The Tyranny Of Water.
BY MARK MCMANUS
The stage is covered with sand and our backdrop is a starry night. In the center of the stage, there is a water cooler. The water containment jug on top of the water cooler is full. A spotlight is shining on the water cooler and the immediate area surrounding the water cooler. The rest of the stage is dimly-lit. Four minutes pass.
Ping and Pong, an attractive couple in their early thirties, stand to either side of the water cooler in a beam of light. Their attire is business casual with sedated tones – tan, brown and gray. Ping is wearing a scarf. Ping and Pong are barefoot. The water containment jug on top of the water cooler is empty. A minute passes.
The stage appears as it did in Act Two. Another minute passes. Ping and Pong speak. When they speak, Ping and Pong speak in a dry monotone. As they speak, Ping and Pong face one another but they seem to be looking past one another as if they were viewing a canyon.
PING: Pong, will you change the water containment jug on top of the water cooler?
PONG: No, Ping, I will not change the water contaiment jug on top of the water cooler. I have already changed the water containment jug on top of the water cooler four times this week. To require any further changing of the water containment jug on top of the water cooler would be an excessive demand on the part of Ping. Furthermore, Ping, as your husband, I, Pong, feel it is my duty and also my burden to inform you that you, Ping, wife of Pong, have become entirely too dependent on water as your primary source for nourishment. Water had been humanity’s primary source for nourishment since ancient times; however, this is the 21st century, a new century calls for new forms, for revolt. I say down with water.
PING: Pong, as your wife, Ping, though I am strangely attracted to the assertivness you display in your lonely and courageous stand against the tyranny of water, I, Ping, am simultaneously repulsed by the indifference you display toward the suffering endured by your family due to the consequences of your pursuit, some would deem foolhardy, of a cause born from convictions your family does not share. Furthermore Pong, the husband of Ping, as your wife, I, Ping, feel that it is my duty and also my burden to inform you that if you, Pong, the husband of Ping, do not change the water containment jug on top of the water cooler, then I, Ping, the wife of Pong, am filing for a divorce.
PONG: And on what grounds will you, Ping, the wife of Pong, be filing for a divorce from myself, Pong, the husband of Ping.
PING: Though it is with much sadness, I, Ping, the wife of Pong, am filing for a divorce from Pong, the husband of Ping, on the grounds of cruelty, neglect, for failing to provide adequate nourishment for his wife, Ping, and for failing to acknowledge the existence of their child, Hip Hop.
PONG: Ping, you know very well that we do not have a child.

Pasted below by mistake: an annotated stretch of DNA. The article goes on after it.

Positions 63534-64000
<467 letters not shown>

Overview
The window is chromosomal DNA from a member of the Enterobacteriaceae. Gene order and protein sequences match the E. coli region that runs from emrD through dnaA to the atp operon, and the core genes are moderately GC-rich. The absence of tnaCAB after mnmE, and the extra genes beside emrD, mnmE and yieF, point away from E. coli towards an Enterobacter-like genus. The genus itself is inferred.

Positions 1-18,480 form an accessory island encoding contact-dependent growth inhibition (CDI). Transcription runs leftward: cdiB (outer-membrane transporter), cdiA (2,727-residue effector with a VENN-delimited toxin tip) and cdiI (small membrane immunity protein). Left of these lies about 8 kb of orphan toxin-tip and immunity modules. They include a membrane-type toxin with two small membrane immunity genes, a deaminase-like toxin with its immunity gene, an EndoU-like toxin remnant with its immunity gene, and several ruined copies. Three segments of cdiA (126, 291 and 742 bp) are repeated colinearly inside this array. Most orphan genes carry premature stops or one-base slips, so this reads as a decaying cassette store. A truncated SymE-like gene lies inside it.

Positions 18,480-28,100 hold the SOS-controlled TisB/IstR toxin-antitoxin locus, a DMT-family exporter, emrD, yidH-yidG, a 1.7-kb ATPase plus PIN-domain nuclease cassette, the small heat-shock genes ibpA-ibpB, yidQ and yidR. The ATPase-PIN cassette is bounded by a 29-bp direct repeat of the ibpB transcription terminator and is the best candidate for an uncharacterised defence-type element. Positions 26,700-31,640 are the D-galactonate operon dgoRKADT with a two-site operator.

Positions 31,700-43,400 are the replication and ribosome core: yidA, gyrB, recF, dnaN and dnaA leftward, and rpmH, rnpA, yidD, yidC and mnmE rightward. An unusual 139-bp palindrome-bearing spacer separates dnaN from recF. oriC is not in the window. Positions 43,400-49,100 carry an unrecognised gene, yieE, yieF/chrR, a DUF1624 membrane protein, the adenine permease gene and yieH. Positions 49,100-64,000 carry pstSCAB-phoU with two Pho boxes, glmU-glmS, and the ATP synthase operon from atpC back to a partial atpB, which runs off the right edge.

PING: Pong if you think that I, Ping, am going to bear your seed and give birth to your child in this god-forsaken, waterless desert, and without the benefit of a midwife, then, you, Pong, are a fool.
PONG: I will change the water containment jug on top of the water cooler, Ping.
Pong leaves the stage, in the opposite direction of Ping. Pong then returns with a full water containment jug, removes the empty water containment jug and then secures the full water containment jug on top of the water cooler. When the full water containment jug has been secured on top of the water cooler, Ping immediately falls to the sand in front of the water cooler and, as if in a scene from an arthouse movie, in a moment of nearly unforgettable erotic passion, presses the water cooler’s spigot and allows the water into her mouth. Ping then splashes the water all over her body, and, gasping, tears at her blouse.
PONG: I am leaving you, Ping, I am filing for a divorce.
Pong hesitates for a moment but then hoists the empty water containment jug over his shoulder and leaves the stage, carrying the empty water containment jug over his shoulder. Ping, oblivious to Pong continues to splash the water all over her body in a moment of nearly unforgettable erotic passion.
Ping and Pong are no longer on stage. The water containment jug has fallen from the water cooler and lies on the sand several feet away from the water cooler. A pair of ruby slippers lie nestled in the sand in front of the water cooler. Two minutes pass. Feathers blow across the stage. There is a brief, delicate strumming of a harp. Another two minutes pass.
The spotlight slowly dims and the curtains close.
SUGGESTED READS15 Second Theater Proudly Presents “The Cocktail Hour” And “Father Of The Year.”
by Mark Richardson and Paul Heltzel (8/16/2001)
Actual Conversation with Roberta, Nine-Years-Old
by Alexander Rose (6/26/2002)
Highlights From the 2010 National Water Fountain Audit
by Seth Reiss (9/9/2010)
RECENTLYWhy I’m Leaving ISIS for a Career in Improv Comedy
by Zain Khalid (8/4/2015)
List: Trial Shift Questionnaire for New Employees of a Natural Food Store
by Chris Jordan (8/4/2015)
Monologue: An Extremely Pregnant Woman Has a Few Questions for the Motherhood Maternity Customer Service Desk
by Amy Rolph (8/4/2015)
POPULARBay Area to Standard American English Translator
by Louis Weinstein (7/28/2015)
Nobel Prize Winner Peter Higgs Regrets Fielding Your Physics-Based Dungeons and Dragons Questions
by Mark Rooke (7/8/2015)
Toddler Discipline Made Easy
by Julie Vick (7/14/2015)